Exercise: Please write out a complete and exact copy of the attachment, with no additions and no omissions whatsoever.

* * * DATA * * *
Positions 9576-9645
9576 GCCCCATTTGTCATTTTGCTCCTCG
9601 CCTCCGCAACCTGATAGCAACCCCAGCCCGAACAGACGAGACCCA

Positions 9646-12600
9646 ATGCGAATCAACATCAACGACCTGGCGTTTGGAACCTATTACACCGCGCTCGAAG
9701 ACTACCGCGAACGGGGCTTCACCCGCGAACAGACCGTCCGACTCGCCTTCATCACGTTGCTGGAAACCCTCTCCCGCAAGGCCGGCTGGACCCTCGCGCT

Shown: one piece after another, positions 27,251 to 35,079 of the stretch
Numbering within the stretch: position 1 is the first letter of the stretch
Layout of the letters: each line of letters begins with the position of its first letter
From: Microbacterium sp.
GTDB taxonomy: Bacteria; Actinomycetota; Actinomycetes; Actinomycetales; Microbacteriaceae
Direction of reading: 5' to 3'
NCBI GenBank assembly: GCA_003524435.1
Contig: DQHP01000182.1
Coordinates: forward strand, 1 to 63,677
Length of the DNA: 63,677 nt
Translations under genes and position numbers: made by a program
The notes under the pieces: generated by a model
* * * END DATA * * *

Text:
Positions 9576-9645
9576 GCCCCATTTGTCATTTTGCTCCTCG
9601 CCTCCGCAACCTGATAGCAACCCCAGCCCGAACAGACGAGACCCA

Positions 9646-12600
9646 ATGCGAATCAACATCAACGACCTGGCGTTTGGAACCTATTACACCGCGCTCGAAG
9701 ACTACCGCGAACGGGGCTTCACCCGCGAACAGACCGTCCGACTCGCCTTCATCACGTTGCTGGAAACCCTCTCCCGCAAGGCCGGCTGGACCCTCGCGCT

Shown: one piece after another, positions 27,251 to 35,079 of the stretch
Numbering within the stretch: position 1 is the first letter of the stretch
Layout of the letters: each line of letters begins with the position of its first letter
From: Microbacterium sp.
GTDB taxonomy: Bacteria; Actinomycetota; Actinomycetes; Actinomycetales; Microbacteriaceae
Direction of reading: 5' to 3'
NCBI GenBank assembly: GCA_003524435.1
Contig: DQHP01000182.1
Coordinates: forward strand, 1 to 63,677
Length of the DNA: 63,677 nt
Translations under genes and position numbers: made by a program
The notes under the pieces: generated by a model